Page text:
Student? Sure. Journalist? Definitely.

By Dean’s Intern Aly Seidel at NPR

It’s really important not to sell yourself short. All of the Dean’s interns were working in newsrooms full of ridiculously talented people who have done amazing things, and let’s be honest. It’s easy to get caught up in the ‘I’m just a college kid’ mentality. Come in, do your work and be too nervous to speak up when you’re in a room with people who have their own wikipedia pages.

I spent the summer at National Public Radio, where I was lucky enough to be in a newsroom full of professional who treated me like a colleague. I pitched story ideas and was given the green light to report: that meant finding sources, interviewing them and writing a finished piece to land on the senior editor’s desk. I was averaging about a post every two weeks, publishing them on a website that has over a million unique hits a day.

Overwhelming? Sure. Exhilarating? Definitely.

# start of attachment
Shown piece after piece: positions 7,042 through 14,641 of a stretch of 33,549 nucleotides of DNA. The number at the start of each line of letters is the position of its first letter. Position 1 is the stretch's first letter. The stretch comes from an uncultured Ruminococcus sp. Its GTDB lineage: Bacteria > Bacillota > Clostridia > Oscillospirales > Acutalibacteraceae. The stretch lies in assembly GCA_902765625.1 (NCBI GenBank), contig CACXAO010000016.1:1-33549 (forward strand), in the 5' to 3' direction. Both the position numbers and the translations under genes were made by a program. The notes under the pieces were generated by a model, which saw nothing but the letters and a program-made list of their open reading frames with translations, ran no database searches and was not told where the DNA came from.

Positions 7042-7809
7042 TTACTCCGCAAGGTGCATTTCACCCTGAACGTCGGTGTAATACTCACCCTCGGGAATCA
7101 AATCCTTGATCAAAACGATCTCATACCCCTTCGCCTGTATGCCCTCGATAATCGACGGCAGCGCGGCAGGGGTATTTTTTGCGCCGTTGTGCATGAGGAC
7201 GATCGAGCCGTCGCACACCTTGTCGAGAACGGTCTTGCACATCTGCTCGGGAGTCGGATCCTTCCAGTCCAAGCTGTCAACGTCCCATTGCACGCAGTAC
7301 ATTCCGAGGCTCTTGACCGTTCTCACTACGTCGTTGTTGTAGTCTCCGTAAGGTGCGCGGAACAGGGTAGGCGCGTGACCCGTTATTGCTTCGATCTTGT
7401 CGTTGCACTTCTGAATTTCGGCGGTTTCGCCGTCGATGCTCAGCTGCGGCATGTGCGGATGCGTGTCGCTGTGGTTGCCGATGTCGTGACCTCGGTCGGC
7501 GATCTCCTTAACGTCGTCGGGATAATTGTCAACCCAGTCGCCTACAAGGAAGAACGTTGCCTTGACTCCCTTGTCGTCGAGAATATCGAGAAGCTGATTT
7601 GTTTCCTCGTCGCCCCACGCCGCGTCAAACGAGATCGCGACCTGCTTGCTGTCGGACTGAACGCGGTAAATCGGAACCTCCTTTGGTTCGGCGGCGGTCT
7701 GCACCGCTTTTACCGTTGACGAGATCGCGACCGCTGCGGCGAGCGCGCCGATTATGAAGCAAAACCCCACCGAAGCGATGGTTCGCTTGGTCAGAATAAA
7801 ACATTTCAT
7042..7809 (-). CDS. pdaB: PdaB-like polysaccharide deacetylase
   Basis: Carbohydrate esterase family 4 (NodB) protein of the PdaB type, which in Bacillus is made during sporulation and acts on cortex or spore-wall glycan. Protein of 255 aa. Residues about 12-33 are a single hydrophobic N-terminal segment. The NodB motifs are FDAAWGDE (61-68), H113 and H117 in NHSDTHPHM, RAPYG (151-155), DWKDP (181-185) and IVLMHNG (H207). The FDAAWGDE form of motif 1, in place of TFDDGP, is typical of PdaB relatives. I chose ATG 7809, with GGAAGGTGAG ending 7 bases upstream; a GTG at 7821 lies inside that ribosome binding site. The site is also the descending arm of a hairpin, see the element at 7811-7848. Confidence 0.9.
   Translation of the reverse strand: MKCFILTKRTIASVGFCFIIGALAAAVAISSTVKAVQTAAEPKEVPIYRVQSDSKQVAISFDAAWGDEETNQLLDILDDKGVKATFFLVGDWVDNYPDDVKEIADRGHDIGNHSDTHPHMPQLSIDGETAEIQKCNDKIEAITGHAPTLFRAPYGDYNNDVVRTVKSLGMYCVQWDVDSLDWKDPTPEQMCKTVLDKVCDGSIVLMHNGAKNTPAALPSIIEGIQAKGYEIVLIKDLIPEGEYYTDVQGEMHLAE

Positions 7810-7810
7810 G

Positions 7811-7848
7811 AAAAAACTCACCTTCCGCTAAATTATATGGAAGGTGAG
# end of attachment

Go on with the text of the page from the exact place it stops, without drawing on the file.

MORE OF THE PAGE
It can be easy for a student to doubt their skills in their workplace. We’re in DC, surrounded by industry pros – what do we have to offer?

Well, actually, quite a bit. Interns are vital to any newsroom, because every perspective is vital. I worked with NPR Education, and being the youngest person on the team had some serious positives. I’m still young enough to remember high school and college. I remember taking AP tests along with university exams. One of the longest stories I wrote was about the financial aid application process, a story I pitched because I remembered filling out the FAFSA at 18. That piece ended up getting 20,000 views in two days.

So, go chase your sources and gather your bylines. You may still be in school, but you’re already a journalist.